On April 1, a New York State law took effect that mandates law enforcement agencies statewide to video record interrogations of people accused of serious non-drug felonies, such as homicides and violent sex offenses. The requirement applies to all custodial interrogations that occur in police stations, correctional facilities, prosecutors’ offices and holding areas. Failure to record interrogations in such cases could result in a court determining that a confession is inadmissible as evidence.
Governor Andrew Cuomo signed the proposed measure into law last year as part of the FY17-18 state budget, along with other reforms to prevent wrongful convictions. “Recording interrogations can be critical in helping convict the guilty, free the wrongly accused and uphold faith and confidence in our criminal justice system,” Governor Cuomo said. The Innocence Project and many New York exonerees were instrumental in helping to pass the law.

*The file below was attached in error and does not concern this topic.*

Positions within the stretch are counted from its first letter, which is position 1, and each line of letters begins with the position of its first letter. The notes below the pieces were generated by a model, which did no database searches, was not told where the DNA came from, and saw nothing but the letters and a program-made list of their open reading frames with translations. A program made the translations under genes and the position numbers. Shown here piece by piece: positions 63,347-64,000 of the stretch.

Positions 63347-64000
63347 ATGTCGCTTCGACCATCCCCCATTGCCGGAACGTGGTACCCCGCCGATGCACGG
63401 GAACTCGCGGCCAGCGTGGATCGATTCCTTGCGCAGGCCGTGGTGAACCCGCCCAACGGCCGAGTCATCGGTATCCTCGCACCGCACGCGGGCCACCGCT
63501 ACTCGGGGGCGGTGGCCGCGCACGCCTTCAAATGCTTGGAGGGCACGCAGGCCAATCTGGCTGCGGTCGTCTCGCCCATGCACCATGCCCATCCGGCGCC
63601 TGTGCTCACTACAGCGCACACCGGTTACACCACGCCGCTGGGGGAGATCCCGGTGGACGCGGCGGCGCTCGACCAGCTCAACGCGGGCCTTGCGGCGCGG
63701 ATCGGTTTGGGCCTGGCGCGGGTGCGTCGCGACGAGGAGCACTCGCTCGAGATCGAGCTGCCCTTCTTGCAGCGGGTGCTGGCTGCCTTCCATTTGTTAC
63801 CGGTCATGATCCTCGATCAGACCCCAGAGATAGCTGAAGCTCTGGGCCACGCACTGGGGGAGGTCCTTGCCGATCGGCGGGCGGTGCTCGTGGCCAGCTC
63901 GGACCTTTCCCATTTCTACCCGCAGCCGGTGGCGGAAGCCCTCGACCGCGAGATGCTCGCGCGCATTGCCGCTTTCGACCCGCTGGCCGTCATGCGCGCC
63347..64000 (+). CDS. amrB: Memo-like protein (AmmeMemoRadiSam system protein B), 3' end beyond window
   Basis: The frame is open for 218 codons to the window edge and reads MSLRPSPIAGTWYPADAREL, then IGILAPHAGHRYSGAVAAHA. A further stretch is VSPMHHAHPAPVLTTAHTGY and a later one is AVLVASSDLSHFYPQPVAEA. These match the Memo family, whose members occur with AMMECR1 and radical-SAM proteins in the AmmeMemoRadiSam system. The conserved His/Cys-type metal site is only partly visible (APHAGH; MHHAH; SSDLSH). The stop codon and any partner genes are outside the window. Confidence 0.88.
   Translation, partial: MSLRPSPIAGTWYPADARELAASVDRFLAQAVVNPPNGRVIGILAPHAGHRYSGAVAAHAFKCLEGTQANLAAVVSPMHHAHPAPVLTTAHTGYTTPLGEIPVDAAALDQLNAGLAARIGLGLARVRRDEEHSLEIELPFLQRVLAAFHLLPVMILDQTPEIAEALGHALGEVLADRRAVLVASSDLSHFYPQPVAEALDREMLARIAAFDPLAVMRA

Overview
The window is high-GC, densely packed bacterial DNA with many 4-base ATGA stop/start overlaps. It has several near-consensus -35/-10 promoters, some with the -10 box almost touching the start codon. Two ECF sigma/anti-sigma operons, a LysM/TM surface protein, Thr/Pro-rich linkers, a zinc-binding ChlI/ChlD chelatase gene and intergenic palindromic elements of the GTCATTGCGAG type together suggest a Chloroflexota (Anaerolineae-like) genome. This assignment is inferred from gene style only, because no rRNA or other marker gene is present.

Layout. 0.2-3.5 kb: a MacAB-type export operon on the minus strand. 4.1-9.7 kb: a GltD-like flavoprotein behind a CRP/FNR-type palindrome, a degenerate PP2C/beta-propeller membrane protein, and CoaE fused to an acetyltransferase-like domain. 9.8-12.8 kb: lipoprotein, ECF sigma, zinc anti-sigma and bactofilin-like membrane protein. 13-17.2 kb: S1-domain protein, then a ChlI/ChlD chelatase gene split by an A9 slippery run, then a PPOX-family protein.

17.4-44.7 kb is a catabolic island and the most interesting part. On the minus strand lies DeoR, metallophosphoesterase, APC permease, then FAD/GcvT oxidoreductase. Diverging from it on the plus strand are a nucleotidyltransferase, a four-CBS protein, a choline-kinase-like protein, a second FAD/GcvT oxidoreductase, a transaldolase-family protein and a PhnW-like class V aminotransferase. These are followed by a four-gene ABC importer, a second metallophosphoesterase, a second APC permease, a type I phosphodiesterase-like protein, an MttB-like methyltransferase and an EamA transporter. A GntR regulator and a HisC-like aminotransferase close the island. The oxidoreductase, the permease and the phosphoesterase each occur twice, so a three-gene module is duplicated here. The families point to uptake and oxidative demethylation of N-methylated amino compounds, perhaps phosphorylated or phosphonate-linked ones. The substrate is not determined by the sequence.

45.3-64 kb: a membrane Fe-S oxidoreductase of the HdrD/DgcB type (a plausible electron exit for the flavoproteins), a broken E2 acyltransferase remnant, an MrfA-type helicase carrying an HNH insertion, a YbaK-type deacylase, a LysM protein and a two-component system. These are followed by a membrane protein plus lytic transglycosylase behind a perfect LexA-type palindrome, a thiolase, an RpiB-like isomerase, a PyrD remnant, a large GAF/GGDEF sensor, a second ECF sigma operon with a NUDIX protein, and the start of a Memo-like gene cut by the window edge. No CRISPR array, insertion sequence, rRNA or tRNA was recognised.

“This is a critical reform that offers robust protections to the innocent by creating a clear record of what transpired in the interrogation room,” said Innocence Project Policy Director Rebecca Brown. “The Innocence Project also supports careful study of implementation efforts to assess the degree of uniformity in practice, the feasibility of expanding the crime categories for which recording is required over time and the reliability of various interrogation methods. In this way, the tremendous reform effort that has just begun to take hold can continue to be improved upon in the future.”